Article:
Resources for Homicide & Mass Shooting
This meticulously reported series offers a ground level, panoramic view of the devastating and profound impact of gun violence on children's lives. The results, at once harrowing and revelatory, provide a fresh and compelling look at one of the most pressing issues of our time. Judges called this package a "remarkable series spanning multiple events of violence, each examined with unflinching clarity and emotional rawness." Originally published by The Washington Post between April - December, 2017.
Employing the highest standards of video production, “We Are Witnesses” captures the enormity of the jail-court-prison complex, while keeping an intense focus on the individual lives affected and provoking dialogue around criminal justice reform. Judges praised its “innovative” approach to storytelling, exploring “multifaceted trauma” from “many different angles,” and “refusing cliché at every level.” The series was created by The Marshall Project in partnership with Participant Media, The New Yorker, and Condé Nast Entertainment, and ran on both The Marshall Project and The New Yorker websites.
Seventeen students and teachers were killed by a gunman at Marjory Stoneman Douglas High School. Please consult our resources in covering this tragedy and its aftermath.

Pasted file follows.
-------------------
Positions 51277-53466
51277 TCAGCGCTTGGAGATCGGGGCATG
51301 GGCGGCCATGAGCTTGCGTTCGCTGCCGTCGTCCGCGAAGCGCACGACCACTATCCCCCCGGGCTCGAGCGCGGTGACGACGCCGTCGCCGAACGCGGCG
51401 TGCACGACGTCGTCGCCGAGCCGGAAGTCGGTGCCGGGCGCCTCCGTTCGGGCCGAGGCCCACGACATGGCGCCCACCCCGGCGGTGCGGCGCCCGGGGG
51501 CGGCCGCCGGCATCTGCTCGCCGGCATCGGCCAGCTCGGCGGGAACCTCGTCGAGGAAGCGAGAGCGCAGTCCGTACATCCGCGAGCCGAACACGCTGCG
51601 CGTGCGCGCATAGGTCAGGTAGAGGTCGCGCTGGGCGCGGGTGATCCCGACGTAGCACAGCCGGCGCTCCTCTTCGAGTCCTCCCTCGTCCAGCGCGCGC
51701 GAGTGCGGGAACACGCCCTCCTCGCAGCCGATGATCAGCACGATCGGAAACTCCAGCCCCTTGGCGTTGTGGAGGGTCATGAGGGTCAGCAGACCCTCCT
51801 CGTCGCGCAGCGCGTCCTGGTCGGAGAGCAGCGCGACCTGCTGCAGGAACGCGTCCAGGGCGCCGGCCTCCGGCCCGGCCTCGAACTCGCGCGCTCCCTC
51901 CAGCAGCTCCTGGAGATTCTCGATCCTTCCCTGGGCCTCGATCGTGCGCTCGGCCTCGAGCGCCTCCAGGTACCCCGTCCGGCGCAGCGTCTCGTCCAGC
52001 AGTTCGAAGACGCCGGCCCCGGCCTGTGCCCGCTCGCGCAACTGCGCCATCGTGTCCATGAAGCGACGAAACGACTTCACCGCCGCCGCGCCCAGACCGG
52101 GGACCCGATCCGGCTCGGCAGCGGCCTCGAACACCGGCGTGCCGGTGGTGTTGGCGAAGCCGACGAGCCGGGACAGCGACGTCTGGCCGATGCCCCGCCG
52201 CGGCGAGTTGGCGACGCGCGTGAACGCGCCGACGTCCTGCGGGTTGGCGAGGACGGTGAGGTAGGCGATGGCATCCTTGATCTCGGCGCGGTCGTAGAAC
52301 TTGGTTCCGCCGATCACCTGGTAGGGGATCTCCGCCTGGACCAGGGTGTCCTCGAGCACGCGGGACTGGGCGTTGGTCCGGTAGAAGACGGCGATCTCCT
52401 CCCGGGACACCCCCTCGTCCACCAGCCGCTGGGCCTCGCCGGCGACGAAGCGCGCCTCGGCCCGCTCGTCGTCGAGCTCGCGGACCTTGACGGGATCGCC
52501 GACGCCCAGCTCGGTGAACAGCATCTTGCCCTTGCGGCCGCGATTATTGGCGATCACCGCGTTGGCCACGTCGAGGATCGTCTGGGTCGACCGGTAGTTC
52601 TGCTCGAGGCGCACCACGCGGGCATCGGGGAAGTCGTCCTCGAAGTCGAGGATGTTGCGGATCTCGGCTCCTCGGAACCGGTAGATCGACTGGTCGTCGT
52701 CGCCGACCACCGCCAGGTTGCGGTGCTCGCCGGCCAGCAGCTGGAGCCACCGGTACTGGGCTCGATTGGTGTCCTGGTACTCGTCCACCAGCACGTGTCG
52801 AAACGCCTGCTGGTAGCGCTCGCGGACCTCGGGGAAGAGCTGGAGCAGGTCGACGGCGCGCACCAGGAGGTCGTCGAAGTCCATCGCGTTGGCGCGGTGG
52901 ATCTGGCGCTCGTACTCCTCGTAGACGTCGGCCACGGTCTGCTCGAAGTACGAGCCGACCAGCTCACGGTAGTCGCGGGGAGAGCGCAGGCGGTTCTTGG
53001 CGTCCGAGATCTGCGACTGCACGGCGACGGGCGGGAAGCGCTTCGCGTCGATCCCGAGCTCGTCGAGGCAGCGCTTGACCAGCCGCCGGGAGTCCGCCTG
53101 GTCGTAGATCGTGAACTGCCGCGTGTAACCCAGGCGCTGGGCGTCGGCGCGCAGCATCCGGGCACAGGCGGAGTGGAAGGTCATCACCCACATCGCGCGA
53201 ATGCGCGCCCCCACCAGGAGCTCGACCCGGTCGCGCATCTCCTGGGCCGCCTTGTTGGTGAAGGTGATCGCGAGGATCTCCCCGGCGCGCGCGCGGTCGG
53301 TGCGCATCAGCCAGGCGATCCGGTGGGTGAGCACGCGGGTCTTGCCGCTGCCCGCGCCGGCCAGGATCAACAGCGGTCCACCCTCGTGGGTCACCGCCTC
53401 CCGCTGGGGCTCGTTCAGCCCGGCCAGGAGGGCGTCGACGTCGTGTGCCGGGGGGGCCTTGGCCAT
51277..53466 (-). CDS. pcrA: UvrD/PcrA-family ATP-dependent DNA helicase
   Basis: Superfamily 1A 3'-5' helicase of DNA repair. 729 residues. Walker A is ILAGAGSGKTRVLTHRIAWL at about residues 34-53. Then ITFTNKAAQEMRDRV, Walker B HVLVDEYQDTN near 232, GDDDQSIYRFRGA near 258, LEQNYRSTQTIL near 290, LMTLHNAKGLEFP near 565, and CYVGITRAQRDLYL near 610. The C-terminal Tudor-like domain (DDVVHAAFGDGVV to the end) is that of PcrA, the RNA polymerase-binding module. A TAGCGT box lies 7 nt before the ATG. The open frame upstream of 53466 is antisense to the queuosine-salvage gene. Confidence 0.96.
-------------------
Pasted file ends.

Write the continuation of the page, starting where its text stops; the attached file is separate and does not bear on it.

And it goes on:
Seamus Kelters, who died suddenly on September 27, 2017, was an influential chronicler of Northern Ireland’s civil conflict and co-author of Lost Lives: The Story of the Men, Women and Children Who Died As A Result of the Northern Ireland Troubles. An early Dart Center Ochberg Fellow, he played a central role in the evolution of trauma-aware journalism. We asked several friends and colleagues for remembrances of Seamus and his work. Below, reflections and recollections by Susan McKay, Scott North, Donna DeCesare, Frank Ochberg, Joe Hight, Elana Newman, Gavin Rees and Bruce Shapiro. Scroll down for excerpts, and click to the right to read the full pieces.
Nieman Storyboard interviews Mother Jones reporter Mark Follman about his landmark investigation into the staggering price of the firearms epidemic: an estimated $229 billion a year.
One month after Mexican journalist Javier Valdez was assassinated outside his workplace, we asked seven journalists to reflect on his murder and the impact of violence and impunity on their work. Below, Donna DeCesare introduces pieces by Melissa del Bosque, Javier Garza, Michel Marizco, Maria Teresa Ronderos, Christopher Sherman and Marcela Turati. Scroll down for excerpts, and click to the right to read the full pieces.
The Dart Center has announced the recipients of its first ever reporting fellowships on gun violence. The fellows will have up to nine months to work on projects in the Midwestern United States. Learn more about the eight fellows and their projects below.